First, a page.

HARDYS INN DANGER by Ann
Okay, my little brother thinks it’s 1927. I can read him pretty well, and he’s definitely not pranking me. So what’s going on? Does he have a head injury? Amnesia? I know this is not a dream, so there must be some other explanation. Time to figure this out.
“Does your head hurt?” I asked him, checking his eyes.
He rubbed his head. “Yes.”
“Where? Did you get hit on the head?”
He shrugged. “I do not think so.”
“You really think this is 1927?” I asked. “No prank?”
He looked at me. “I don’t just think it, I know it. When I went to sleep last night, it was 1927 and when I woke up it was 1927. August to be more specific.”
I ran a hand through my hair. He definitely wasn’t kidding and was truly convinced of what he was saying. Had to be a head injury.
“You know we have EMT training, so do you mind if I check your head for a bump? Where specifically does it hurt?” I asked.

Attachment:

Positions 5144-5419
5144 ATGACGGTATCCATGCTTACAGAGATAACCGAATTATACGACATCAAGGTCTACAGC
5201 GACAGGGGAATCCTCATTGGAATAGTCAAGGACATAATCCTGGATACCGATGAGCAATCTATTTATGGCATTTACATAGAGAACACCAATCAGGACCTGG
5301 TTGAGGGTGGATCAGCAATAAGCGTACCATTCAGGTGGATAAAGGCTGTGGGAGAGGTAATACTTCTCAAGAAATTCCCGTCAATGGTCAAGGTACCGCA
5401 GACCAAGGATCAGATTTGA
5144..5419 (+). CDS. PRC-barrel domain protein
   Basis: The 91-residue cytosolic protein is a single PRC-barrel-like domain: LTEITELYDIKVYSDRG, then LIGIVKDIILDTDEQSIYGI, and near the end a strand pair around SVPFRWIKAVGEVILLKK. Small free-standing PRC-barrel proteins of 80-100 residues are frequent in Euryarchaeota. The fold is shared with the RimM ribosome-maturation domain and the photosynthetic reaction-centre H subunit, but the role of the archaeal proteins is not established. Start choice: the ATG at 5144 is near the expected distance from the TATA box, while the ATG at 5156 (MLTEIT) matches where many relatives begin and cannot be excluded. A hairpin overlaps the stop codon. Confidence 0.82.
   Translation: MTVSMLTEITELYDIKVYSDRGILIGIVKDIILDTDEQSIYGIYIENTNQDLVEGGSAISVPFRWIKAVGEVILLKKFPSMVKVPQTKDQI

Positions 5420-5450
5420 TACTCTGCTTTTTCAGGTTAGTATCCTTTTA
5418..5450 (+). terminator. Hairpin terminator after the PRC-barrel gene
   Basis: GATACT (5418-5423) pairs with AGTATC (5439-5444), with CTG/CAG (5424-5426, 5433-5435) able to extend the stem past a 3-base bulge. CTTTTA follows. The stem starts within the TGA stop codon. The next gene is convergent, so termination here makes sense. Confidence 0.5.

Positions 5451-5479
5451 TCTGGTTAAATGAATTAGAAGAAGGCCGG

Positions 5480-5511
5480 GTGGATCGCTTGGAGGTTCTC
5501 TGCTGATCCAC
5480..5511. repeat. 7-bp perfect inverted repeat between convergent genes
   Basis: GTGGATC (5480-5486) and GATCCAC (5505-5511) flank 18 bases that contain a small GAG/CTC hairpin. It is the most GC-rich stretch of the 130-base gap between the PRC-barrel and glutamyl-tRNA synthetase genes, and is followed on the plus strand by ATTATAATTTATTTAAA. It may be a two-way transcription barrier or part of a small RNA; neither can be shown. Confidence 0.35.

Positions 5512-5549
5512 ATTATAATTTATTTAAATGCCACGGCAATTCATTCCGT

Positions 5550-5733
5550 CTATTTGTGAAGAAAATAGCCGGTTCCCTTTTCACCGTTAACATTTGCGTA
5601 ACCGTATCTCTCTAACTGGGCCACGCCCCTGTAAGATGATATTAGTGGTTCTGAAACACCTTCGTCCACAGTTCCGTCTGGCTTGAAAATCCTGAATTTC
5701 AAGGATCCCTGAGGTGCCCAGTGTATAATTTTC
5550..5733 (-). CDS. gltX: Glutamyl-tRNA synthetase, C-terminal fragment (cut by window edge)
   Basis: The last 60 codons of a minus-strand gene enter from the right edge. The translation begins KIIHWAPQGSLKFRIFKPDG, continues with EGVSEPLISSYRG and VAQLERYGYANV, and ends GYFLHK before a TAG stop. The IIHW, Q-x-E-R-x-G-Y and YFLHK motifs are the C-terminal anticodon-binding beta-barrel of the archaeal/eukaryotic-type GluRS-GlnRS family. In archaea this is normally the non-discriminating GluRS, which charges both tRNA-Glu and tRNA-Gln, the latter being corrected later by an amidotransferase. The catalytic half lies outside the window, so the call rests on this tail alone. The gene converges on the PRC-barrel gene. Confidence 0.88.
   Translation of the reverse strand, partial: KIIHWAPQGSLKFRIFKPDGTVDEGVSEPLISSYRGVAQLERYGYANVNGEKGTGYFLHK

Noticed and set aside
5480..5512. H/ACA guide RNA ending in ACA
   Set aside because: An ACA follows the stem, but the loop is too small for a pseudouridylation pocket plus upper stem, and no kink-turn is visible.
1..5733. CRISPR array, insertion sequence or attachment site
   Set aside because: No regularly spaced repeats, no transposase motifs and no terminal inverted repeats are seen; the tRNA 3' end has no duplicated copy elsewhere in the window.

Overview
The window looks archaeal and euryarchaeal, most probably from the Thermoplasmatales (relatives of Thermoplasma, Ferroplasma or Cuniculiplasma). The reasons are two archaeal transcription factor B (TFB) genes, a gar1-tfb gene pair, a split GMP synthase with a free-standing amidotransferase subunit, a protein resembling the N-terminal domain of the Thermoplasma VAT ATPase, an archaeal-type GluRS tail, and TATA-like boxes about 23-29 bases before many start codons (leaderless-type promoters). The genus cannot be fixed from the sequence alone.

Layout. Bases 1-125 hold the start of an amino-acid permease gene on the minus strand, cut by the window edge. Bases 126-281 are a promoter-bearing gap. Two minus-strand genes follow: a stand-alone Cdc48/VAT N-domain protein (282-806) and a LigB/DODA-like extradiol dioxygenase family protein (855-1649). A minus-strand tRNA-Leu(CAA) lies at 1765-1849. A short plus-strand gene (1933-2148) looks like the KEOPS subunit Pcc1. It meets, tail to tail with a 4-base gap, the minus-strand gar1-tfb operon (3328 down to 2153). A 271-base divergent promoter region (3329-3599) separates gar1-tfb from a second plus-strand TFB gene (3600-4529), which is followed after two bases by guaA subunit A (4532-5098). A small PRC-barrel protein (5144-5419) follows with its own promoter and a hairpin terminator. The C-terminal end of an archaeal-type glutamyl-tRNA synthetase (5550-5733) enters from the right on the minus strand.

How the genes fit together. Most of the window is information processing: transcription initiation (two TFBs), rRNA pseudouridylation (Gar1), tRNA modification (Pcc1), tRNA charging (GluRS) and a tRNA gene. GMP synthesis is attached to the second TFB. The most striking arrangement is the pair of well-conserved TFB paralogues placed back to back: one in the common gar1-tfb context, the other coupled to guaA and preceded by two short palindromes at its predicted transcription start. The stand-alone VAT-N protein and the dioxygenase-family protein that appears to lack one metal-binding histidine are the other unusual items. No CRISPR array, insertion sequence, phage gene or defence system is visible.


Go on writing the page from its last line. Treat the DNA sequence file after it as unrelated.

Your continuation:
“Mostly throbbing all over. Just a regular allergy headache with a little stress thrown in.” He realized he hadn’t answered about my request to check if he had gotten a bump on the noggin. “Go ahead.”
Gently and carefully, I did a fairly thorough exam. Wanting to double-check to make sure they were dilating correctly, I looked at his pupils again, until he crossed his eyes at me.
“Nothing seems to be wrong with you. I mean anymore than normal,” I joked, trying to lighten the mood. He was looking stressed.
“Frank?” he asked. “What year do you think it is?”
I leaned down and put a comforting hand on Joe’s shoulder. “It’s 2015, little brother. But it is August.” I hoped my smile was encouraging.
He looked up at me, eyes wide. “But….how? I was concerned maybe you had gotten hit on the head and was wrong about what year it is, but the evidence points to you being correct. Like me seeing a building that has not been completed yet. Or actually, it has.” He got quiet, thinking.
“Hey, you know what?” I looked around the room. “Check your pockets. See if your phone is there.”
Joe did a double take. “How big do you think my pockets are?”
“You think I can fit a telephone in my pockets?” Joe was definitely looking at me like I nuts.
“Oh.” It hit me that he still didn’t know what his phone looked like and was picturing a 1927 one. “Our personal phones are small, rectangular devices that fit very easily in a pocket. Check and see if you have anything in your pockets.“